Money supposedly can’t buy happiness, but it’s clearly behind the happy face the Big Ten is putting on with its surprise addition of USC and UCLA.
Columbus, OH – Blame nearly six decades of influence from a man who was first a soldier, then a farmer, then a machinist, and finally a master carpenter for the thought that first arose Thursday upon news that USC and UCLA were joining the Big Ten.
The urgency of a mission on the battlefield, a balky tractor that had to get the crops planted, a factory order demanding to be fulfilled, or an out-of-square door that still had to swing effortlessly on its hinges caused my father to often say, “It doesn’t fit perfectly, but we’ll have to make it work.”
That’s as good an explanation as any for why the Big Ten added two schools from Los Angeles to a league whose previous western-most outpost was Lincoln, Nebraska.
That’s literally half a nation away (1,501 miles, to be exact), or three-quarters of one given the 2,245 miles between L.A. and the Ohio State campus.
The obvious justification for the Big Ten going Hollywood is money, that thing school administrators always contended was secondary to the “academic progress” of the “student-athlete” and “preparing them to go pro in something other than sports.”
Now those bromides can retire, as can a few other oft-told lies whose fallacy has been exposed:
Remember the one about it being inappropriate to boo college athletes, because they aren’t getting paid?
That’s a hard sell now with star football players driving better cars than Fortune 500 CEOs.
Likewise, it’s difficult to conjure sympathy for the poor college kid who supposedly can’t even afford to take his girlfriend out for pizza.
He can’t afford a pizza, but he’s driving a $200,000 Mercedes?
And what about those teams who justified their weak non-conference schedules by claiming college football games just had to be lined up eight or 10 years into the future?
With UCLA and USC set to begin play as Big Ten members in just three years, ADs and coaches will have to find another way to spit in our face and convince us it’s raining.
Before getting to why the Big Ten added USC and UCLA, and how the league can best make it work, may those of us who grew up in the Woody Hayes’ era be permitted a moment to mourn another cherished aspect of our formative years that’s being mercilessly memory-holed in the name of a naked cash grab?
Time was when nothing awoke the brain’s sensory receptors in an Ohio mid-winter freeze like the televised images of the Buckeyes taking on USC in the Rose Bowl on New Year’s Day.
The first college football game I ever remember watching was on my Aunt Phyllis’ newly-purchased color television (there’s color television???) on Jan. 1, 1969.
That’s the day O.J. Simpson ran 80 yards for an early touchdown and 10-0 lead, causing Hayes to scream at his secondary coach, Lou Holtz, “Why did he run 80 yards for a touchdown?”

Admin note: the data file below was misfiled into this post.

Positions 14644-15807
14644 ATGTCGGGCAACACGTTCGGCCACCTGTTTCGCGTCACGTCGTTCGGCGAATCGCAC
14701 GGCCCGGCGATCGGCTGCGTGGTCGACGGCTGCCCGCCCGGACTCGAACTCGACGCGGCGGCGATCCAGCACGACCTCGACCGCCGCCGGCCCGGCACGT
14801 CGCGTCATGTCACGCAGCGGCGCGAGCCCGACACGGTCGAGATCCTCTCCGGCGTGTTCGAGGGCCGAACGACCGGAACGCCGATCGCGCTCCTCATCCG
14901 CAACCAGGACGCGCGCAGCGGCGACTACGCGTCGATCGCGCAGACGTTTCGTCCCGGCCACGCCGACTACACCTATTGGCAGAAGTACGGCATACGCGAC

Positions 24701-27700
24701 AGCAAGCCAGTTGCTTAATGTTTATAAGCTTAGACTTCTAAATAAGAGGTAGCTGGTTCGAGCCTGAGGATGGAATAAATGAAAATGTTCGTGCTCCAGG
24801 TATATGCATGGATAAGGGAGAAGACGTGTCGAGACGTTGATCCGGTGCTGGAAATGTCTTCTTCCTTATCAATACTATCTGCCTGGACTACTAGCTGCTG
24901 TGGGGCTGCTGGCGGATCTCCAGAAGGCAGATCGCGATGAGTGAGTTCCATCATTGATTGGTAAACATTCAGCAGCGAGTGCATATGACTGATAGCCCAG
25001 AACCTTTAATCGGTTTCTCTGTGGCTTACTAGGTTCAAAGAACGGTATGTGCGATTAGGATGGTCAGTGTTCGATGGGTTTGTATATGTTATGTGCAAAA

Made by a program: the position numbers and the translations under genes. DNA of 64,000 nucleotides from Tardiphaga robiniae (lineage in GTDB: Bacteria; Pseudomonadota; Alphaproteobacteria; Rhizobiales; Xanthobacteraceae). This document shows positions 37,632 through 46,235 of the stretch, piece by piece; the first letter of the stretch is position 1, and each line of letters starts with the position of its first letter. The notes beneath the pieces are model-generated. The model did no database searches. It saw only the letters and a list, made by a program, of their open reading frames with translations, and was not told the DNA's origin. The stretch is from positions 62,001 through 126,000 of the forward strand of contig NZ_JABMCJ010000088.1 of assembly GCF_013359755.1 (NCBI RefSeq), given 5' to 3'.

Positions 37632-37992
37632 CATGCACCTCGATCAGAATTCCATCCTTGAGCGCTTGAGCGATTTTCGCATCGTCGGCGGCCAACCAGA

“Because,” Holtz allegedly deadpanned, “that’s all he needed to run.”
Now, 54 year later, Big Ten Commissioner Kevin Warren had to run considerably farther to save face in the wake of the Southeastern Conference blind-siding him with the surprise announcement last summer that it would be adding Texas and Oklahoma.
Those two schools fit the Big Ten perfectly, no matter what Warren or any of the bootlicks propping up his feckless leadership of the league contend.
Texas and Oklahoma are, like most Big Ten schools, huge land-grant, public, research universities located in classic college towns. They fit the Big Ten geographically, academically, athletically, and demographically much better than USC or UCLA.
But the Big Ten can certainly cite reasons like television markets and Association of American Universities’ membership that makes the shoe-horning of USC and UCLA seem sensible.
If given its druthers, the Big Ten would much rather have had Texas and Oklahoma, but it was de-pantsed by their exit to the SEC and now has decided to shed all pretense about anything coming before the almighty dollar.
There’s some refreshing candor in that, just as there’s disquieting admiration for the sheer savagery of a lion pride devouring a water buffalo.
In this case, the water buffalo carcass is the vestige of the Pac 12, parts of which the Big Ten may allow to survive, since it could swallow the Seattle TV market by annexing the University of Washington, consume San Francisco by adding Stanford and digest Phoenix by grabbing Arizona State and Arizona.
That would yield a 20-team league, split into two 10-team divisions that, in football, at least, would never cross-over in scheduling until the respective division champs met in a post-season title game.
Throw Wisconsin, Minnesota, Iowa and Nebraska in with the six former Pac 12 schools in the West, leaving an Eastern Division of OSU, Michigan, Michigan State, Penn State, Indiana, Purdue, Illinois, Northwestern, Rutgers and Maryland.
What if Notre Dame wants in?
Well, that would be the perfect time for, “the talk,” with Northwestern.
Sure, breaking up is hard to do because it would offend some sensibilities, but there’s little place for sentiment and nostalgia in the name of progress.
That’s if your idea of progress is taking the Rose Bowl’s 5 p.m. New Year’s Day kickoff…Traveler galloping down the sidelines…the USC Song Girls swinging their pom-poms….and turning it into just another October regular-season game.
Bruce Hooley hosts the Bruce Hooley Show from 11 a.m. to 1 p.m. on 94.5 FM in Dayton and 98.9 FM in Columbus.